More and more it’s looking like the correct decision is this: Avoid talking on a cell phone and driving at the same time. Texting and driving? You’re literally playing with your life — and the lives of others.
You’d think the numbers alone would be enough to discourage us from these types of behaviors:
In 2009, 5,474 people were killed on U.S. roadways and an estimated 448,000 were injured in vehicle crashes that were reported to have involved distracted driving, the ?National Highway Traffic Safety Administration has reported.
The No. 1 cause of distracted driving was cell phone usage, the administration’s statistics showed.
If those numbers don’t scare you, these ones should: $159 and $279. The first number is what you’ll pay for a first-time violation. The second is for subsequent violations.
What’s even more important to note is that the Redding Police Department just issued a press release saying that it’s partnering with the California Highway Patrol to increase enforcement on distracted driving for April — California Distracted Driving Awareness Month.
According to the press release, drivers who use hand-held devices are four times as likely to get into crashes serious enough to injure themselves. It’s important to remember that holding a cell phone in your hand and talking (even if on speaker phone) constitutes a violation.
Texting and driving is always a violation. Also, juveniles are not allowed to drive and use a cell phone, whether they use a hands-free system or not.
All that being said, it’s apparent that the urge to drive and talk on a cell phone at the same time is extremely strong. It seems like a good way to save time and conduct important business while heading across town. But taking your eyes off the road for even a few seconds or the mental distraction of a phone conversation can be enough to cause a crash.
“In the time it takes to look down for that number, the distance you’re going to cover can be very significant,” said Redding police officer Boun Kongkeoviman, who had already written two tickets for improper cell phone usage within a few hours of his shift on Thursday. “We’re talking about a very heavy automobile going at a high rate of speed.”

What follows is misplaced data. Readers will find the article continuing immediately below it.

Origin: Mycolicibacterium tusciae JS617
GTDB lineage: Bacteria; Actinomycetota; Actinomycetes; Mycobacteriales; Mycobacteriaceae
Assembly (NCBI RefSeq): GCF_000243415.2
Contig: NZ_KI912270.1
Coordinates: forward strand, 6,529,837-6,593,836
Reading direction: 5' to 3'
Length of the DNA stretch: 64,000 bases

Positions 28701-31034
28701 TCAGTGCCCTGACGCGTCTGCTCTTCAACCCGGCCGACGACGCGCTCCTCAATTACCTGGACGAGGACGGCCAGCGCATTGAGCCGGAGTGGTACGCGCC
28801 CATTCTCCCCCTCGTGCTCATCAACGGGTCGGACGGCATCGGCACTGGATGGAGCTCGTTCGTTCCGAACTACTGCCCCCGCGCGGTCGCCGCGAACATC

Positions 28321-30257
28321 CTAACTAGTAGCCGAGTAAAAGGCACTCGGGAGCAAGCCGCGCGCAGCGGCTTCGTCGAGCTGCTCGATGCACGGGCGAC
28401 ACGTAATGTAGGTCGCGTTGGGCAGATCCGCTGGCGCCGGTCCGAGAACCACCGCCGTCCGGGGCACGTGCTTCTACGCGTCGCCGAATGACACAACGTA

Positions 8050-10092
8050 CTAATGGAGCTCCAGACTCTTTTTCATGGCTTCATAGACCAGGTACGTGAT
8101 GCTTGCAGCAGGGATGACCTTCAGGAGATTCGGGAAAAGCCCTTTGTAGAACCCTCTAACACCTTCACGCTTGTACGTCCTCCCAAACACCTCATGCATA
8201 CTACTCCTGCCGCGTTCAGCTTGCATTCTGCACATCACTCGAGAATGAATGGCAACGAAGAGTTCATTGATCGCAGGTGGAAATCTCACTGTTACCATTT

Just to make a simple turn while driving requires a large amount of awareness, including watching for traffic and pedestrians, checking mirrors and signaling, Konkeoviman said.
“If you’re on the phone worried about the baby crying at home or something, you can be so engrossed in the conversation that you don’t see that pedestrian or car coming out or brake lamp in front of you,” he said. “You already have to be doing a lot of multi-tasking to operate a vehicle.”
The age group with the greatest proportion of distracted drivers in 2009 was the under-20 crowd. Some 16 percent of all drivers younger than 20 involved in fatal crashes were reported to have been distracted while driving.
According to the Redding Police, using a cell phone while driving, whether it’s hand-held or hands-free, delays a driver’s reactions as much as having a blood alcohol concentration of .08 percent, which could result in a DUI arrest.
Take the advice of police, or heck, just take the advice of Santa Cruz songwriter Michael Gaither: Hang it up!
Click here and you might even listen on your cell phone: 05 Hang It Up. But please, pull over first.
Jim Dyar is a news, arts and entertainment journalist for A News Cafe and also a songwriter and member of the Muletown String Band. He lives in Redding. You may e-mail Jim at email@example.com.
A News Cafe, founded in Shasta County by Redding, CA journalist Doni Greenberg, is the place for people craving local Northern California news, commentary, food, arts and entertainment. Views and opinions expressed here are not necessarily those of anewscafe.com.